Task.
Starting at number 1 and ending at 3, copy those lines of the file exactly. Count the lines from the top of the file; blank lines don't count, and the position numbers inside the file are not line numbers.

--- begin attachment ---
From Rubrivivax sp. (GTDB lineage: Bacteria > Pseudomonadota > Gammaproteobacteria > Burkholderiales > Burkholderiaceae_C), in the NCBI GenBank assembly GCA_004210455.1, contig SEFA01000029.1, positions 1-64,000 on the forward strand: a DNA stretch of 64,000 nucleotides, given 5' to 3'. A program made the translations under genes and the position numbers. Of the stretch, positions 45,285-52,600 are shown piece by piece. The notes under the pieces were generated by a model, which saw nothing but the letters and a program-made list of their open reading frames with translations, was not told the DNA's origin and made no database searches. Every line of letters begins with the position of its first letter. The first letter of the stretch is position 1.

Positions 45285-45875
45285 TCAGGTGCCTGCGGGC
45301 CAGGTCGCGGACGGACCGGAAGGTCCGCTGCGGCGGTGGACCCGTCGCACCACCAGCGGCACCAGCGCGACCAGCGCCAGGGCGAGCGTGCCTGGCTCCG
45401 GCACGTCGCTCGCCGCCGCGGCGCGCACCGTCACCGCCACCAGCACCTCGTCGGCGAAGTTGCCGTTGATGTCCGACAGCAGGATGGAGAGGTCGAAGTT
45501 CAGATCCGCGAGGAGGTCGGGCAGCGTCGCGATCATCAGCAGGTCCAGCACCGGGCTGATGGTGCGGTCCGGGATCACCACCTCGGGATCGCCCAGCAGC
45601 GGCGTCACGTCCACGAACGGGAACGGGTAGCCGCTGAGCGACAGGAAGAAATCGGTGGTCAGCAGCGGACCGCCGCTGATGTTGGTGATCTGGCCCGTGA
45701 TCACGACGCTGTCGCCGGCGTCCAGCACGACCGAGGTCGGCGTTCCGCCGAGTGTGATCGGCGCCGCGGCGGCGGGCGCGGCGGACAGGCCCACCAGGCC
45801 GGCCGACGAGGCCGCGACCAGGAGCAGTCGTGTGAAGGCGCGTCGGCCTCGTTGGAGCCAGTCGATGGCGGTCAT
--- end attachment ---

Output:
From Rubrivivax sp. (GTDB lineage: Bacteria > Pseudomonadota > Gammaproteobacteria > Burkholderiales > Burkholderiaceae_C), in the NCBI GenBank assembly GCA_004210455.1, contig SEFA01000029.1, positions 1-64,000 on the forward strand: a DNA stretch of 64,000 nucleotides, given 5' to 3'. A program made the translations under genes and the position numbers. Of the stretch, positions 45,285-52,600 are shown piece by piece. The notes under the pieces were generated by a model, which saw nothing but the letters and a program-made list of their open reading frames with translations, was not told the DNA's origin and made no database searches. Every line of letters begins with the position of its first letter. The first letter of the stretch is position 1.

Positions 45285-45875
45285 TCAGGTGCCTGCGGGC